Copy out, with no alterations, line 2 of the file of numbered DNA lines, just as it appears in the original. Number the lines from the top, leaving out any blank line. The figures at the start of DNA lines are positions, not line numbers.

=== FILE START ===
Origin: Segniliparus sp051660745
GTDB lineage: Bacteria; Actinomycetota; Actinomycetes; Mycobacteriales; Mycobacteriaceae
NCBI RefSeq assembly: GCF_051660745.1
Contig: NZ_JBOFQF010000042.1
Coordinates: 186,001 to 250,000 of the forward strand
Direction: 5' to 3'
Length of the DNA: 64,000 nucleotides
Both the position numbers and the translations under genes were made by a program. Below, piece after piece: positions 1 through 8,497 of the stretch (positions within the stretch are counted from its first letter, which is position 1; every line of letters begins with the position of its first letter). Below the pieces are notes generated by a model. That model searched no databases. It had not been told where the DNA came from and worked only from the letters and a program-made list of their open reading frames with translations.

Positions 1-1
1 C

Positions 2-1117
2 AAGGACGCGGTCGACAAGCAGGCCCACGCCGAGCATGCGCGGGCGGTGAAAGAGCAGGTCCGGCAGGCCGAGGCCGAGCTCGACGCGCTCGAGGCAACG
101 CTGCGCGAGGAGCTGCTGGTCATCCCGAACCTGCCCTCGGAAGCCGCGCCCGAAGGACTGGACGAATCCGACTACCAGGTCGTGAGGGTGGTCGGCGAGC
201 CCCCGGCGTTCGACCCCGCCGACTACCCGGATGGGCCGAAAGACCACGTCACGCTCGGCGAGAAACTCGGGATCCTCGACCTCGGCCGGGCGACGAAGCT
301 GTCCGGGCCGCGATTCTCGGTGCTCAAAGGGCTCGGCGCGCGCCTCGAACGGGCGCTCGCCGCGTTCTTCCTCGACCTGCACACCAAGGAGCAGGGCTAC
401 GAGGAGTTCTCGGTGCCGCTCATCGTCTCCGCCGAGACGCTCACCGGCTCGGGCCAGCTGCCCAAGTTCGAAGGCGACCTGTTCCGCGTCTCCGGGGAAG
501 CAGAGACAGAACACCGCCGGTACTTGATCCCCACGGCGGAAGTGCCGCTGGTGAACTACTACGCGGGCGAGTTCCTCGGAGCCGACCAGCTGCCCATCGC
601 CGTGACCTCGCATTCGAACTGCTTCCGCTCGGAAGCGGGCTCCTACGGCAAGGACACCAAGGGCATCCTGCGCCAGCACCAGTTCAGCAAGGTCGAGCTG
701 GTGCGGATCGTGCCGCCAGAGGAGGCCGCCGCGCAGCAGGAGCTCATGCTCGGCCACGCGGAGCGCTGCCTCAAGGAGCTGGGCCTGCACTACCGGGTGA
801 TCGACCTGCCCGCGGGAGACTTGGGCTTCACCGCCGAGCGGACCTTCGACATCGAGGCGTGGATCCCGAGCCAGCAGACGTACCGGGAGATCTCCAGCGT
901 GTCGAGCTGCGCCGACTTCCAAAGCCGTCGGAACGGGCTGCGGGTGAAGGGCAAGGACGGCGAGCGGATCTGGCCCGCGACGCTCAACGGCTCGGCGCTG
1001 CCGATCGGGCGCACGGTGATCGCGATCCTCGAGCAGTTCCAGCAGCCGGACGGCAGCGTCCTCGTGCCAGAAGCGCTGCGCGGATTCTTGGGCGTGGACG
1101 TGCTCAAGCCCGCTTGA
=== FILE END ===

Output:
GTDB lineage: Bacteria; Actinomycetota; Actinomycetes; Mycobacteriales; Mycobacteriaceae